By Jackson Williams, DPC Vice President of Public Policy

A research report commissioned by DPC has found that passage of the Jack Reynolds Memorial Medigap Expansion Act (H.R. 1676) would add only minimal costs to the federal treasury and to seniors’ Medigap premiums. H.R. 1676  would require insurers to make Medigap plans available to End-Stage Renal Disease (ESRD) patients under the age of 65. The report from Health Management Associates (HMA) calculated the costs associated with changing the law.

Under current federal law, insurers are not required to offer Medicare Supplemental Insurance (also called Medigap) plans to patients under 65 years of age. While Medicare pays for roughly 80 percent of an individual’s healthcare costs, patients are required to cover the remaining 20 percent out-of-pocket. Medicare beneficiaries who live in states without added patient protections for individuals under the age of 65 often struggle to cover their health care costs. The lack of supplemental insurance also remains a significant barrier for many dialysis patients trying to secure a kidney transplant, as they are often required to demonstrate they possess the remaining funds to cover a potentially life-saving transplant surgery in order to remain “active” on the transplant waiting list.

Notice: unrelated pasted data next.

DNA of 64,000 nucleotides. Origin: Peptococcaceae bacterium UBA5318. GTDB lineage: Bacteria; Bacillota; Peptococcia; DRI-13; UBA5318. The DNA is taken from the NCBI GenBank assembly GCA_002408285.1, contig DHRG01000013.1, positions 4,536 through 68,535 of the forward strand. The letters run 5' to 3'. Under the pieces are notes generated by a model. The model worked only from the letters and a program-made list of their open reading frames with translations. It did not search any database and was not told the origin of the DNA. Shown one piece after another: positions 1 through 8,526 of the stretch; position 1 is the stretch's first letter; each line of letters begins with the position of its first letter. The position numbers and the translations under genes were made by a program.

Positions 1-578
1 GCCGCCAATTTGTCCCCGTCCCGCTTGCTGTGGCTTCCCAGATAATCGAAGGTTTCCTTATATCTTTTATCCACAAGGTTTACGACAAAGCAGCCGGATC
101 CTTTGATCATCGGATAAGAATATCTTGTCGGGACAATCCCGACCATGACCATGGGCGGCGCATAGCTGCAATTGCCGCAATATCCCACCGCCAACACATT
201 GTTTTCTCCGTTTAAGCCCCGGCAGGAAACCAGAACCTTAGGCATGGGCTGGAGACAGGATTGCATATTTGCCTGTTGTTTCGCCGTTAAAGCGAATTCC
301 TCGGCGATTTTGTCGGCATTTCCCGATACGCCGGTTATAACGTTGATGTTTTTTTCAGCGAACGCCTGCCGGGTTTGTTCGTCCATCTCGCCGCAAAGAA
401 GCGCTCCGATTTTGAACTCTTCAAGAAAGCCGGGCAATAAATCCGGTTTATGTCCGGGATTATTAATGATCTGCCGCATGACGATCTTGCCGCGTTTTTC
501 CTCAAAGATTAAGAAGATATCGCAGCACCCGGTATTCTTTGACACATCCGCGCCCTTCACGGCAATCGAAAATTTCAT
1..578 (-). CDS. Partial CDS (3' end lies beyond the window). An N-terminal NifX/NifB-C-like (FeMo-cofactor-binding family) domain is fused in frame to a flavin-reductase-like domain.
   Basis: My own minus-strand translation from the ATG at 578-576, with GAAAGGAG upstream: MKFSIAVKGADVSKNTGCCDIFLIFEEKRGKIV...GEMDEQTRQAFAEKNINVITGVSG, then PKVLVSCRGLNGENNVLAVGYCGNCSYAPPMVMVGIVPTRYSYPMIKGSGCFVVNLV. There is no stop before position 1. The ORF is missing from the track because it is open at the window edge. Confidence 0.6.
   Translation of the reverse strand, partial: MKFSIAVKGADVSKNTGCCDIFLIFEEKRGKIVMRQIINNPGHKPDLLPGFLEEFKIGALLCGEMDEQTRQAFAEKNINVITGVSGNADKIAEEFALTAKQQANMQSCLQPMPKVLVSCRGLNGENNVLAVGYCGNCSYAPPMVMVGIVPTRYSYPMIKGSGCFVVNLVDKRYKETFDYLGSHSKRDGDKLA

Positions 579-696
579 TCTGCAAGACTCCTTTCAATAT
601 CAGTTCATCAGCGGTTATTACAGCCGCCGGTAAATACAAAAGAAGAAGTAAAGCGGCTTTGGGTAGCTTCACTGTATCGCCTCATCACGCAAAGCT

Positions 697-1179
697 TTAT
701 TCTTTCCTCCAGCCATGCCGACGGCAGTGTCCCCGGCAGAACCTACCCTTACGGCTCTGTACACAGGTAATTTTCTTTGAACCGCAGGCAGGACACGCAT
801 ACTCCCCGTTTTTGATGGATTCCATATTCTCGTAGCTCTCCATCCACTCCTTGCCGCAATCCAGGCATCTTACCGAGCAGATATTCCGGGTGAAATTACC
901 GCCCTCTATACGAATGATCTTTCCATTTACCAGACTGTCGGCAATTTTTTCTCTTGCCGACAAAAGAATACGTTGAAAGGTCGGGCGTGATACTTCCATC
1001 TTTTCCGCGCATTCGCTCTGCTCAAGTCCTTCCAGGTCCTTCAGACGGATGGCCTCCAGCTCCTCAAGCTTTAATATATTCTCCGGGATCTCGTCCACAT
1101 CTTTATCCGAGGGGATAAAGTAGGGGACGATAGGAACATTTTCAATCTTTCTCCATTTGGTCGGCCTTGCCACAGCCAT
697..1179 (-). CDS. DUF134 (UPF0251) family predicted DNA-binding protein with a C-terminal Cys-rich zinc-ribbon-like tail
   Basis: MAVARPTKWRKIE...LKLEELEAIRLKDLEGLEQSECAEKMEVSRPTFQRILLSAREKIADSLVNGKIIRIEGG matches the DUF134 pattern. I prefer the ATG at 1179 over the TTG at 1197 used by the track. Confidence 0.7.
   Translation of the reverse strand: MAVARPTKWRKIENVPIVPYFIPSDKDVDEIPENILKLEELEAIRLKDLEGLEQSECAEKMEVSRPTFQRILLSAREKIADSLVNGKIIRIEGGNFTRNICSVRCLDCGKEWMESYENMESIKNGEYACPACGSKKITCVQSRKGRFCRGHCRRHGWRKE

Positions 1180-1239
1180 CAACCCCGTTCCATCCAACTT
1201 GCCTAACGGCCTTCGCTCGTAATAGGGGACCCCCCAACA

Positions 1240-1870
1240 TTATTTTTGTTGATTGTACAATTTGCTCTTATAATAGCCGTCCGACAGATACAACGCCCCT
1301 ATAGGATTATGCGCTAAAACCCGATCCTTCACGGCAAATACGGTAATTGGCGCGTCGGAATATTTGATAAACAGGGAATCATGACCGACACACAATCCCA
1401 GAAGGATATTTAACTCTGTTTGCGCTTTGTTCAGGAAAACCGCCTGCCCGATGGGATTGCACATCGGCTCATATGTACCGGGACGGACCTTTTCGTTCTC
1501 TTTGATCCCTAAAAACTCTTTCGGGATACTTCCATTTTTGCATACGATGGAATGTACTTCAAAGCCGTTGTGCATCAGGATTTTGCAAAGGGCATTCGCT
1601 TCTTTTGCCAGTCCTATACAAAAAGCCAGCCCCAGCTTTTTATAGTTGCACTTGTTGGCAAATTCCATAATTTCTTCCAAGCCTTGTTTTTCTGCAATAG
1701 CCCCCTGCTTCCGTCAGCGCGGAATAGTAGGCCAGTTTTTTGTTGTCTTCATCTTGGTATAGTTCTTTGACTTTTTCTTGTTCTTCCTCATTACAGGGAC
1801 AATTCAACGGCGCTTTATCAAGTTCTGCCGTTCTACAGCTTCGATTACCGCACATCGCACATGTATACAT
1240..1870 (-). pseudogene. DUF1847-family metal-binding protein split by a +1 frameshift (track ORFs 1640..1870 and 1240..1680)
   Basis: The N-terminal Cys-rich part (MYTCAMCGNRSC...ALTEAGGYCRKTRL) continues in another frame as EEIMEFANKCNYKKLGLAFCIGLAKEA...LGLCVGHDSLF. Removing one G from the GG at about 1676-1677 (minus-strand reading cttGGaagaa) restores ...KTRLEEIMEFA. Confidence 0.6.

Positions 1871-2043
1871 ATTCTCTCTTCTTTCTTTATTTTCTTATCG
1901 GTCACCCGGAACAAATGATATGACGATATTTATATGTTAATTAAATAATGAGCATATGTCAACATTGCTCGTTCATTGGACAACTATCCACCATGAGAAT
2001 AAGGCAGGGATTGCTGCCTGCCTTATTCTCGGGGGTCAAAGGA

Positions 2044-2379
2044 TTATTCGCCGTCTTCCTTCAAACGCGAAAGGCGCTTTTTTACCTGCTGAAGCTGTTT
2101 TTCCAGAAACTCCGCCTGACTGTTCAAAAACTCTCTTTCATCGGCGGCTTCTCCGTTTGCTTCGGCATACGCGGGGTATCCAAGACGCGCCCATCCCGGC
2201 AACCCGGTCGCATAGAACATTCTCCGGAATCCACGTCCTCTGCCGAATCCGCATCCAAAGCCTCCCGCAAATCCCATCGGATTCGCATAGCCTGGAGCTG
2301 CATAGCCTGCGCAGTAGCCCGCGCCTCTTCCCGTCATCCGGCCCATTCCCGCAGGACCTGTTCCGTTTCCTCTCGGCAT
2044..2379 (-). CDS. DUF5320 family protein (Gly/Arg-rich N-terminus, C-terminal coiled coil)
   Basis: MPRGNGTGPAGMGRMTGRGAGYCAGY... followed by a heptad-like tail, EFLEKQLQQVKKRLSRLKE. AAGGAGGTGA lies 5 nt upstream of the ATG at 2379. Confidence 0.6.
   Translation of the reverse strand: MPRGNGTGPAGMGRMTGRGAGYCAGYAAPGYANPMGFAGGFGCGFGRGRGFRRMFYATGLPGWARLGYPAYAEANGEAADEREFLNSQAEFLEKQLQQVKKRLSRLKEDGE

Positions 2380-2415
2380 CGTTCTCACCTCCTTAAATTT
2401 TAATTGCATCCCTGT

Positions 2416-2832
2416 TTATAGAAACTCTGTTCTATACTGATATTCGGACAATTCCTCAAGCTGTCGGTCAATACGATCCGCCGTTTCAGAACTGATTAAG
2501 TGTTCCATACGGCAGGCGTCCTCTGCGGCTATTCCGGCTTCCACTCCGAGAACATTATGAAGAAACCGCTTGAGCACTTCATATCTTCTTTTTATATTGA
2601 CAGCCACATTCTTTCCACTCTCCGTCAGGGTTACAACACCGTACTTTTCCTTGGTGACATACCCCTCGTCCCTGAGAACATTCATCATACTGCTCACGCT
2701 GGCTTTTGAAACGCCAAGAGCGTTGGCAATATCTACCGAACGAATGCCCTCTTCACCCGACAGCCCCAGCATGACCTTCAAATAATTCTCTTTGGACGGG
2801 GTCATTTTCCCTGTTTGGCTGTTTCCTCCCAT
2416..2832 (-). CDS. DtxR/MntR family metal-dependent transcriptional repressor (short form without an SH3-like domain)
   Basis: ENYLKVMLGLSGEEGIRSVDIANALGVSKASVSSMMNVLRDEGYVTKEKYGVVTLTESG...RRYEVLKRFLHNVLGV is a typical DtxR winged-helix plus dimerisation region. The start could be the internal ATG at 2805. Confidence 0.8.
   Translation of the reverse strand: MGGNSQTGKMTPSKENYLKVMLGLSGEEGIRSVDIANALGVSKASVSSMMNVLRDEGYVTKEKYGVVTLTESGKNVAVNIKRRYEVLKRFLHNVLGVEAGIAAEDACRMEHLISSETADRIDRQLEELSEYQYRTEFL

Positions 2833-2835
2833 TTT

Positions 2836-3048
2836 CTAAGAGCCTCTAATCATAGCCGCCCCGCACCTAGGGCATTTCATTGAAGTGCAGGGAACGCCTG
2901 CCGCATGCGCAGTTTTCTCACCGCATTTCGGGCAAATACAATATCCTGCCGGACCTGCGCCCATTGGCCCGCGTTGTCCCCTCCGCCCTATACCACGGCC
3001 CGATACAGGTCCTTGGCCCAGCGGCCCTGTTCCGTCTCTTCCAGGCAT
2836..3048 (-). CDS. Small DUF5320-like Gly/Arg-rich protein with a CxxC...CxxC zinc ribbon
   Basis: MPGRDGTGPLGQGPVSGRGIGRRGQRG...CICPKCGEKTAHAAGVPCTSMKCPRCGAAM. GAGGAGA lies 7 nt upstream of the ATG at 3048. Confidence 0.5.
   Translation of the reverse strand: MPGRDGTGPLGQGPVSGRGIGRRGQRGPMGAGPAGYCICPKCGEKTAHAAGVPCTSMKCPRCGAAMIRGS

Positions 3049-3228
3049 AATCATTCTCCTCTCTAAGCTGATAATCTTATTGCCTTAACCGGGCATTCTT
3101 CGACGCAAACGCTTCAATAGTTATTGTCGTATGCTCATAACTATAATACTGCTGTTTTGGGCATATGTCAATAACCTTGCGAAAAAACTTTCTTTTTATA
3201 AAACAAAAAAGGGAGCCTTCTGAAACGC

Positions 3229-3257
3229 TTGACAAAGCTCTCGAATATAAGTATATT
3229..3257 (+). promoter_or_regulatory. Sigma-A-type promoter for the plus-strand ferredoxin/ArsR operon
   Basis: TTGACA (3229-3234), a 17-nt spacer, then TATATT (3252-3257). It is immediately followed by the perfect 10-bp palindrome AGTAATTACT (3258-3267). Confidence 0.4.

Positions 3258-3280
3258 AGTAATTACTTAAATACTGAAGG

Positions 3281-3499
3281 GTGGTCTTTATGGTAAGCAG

Health policy experts often criticize Medigap’s relief from cost sharing as adding to Medicare expenditures. However, using Medicare cost data from 2017-2019, HMA estimated that extending Medigap coverage to all ESRD patients under the age of 65 would only add about $50 million in federal expenditures over the next 10 years. HMA actuaries compared the utilization of services by dual eligible dialysis patients vs. Medicare-only dialysis beneficiaries, and found that the one relevant increase in cost was in drug spend. HMA suspects that by expanding access to Medigap coverage, more dialysis patients will have the money to pay for all of their prescribed medications, as their supplemental insurance would now cover their other health care related expenses. Therefore, HMA projected a de minimis cost increase to Medicare due to increased utilization under Part D following the expansion of Medigap access to patients under 65 years of age. This finding gives momentum to H.R. 1676, as Congress often shies away from changes to law that significantly increase expenditures.

The HMA report also found that in the majority of states where most ESRD patients are affected, where under-65 access to Medigap is limited or unaffordable, guaranteeing equal access to affordable plans would increase premiums by less than one percent.

DPC is calling on Congress to enact the Jack Reynolds Memorial Medigap Expansion Act, which was introduced earlier this year by Representatives Cindy Axne (D-IA) and Jaime Herrera Beutler (R-WA), to help provide ESRD patients with the supplemental insurance they need to remain financially secure. DPC recently released an interactive State Report Card on Medigap Access and Affordability for ESRD patients under 65 available at: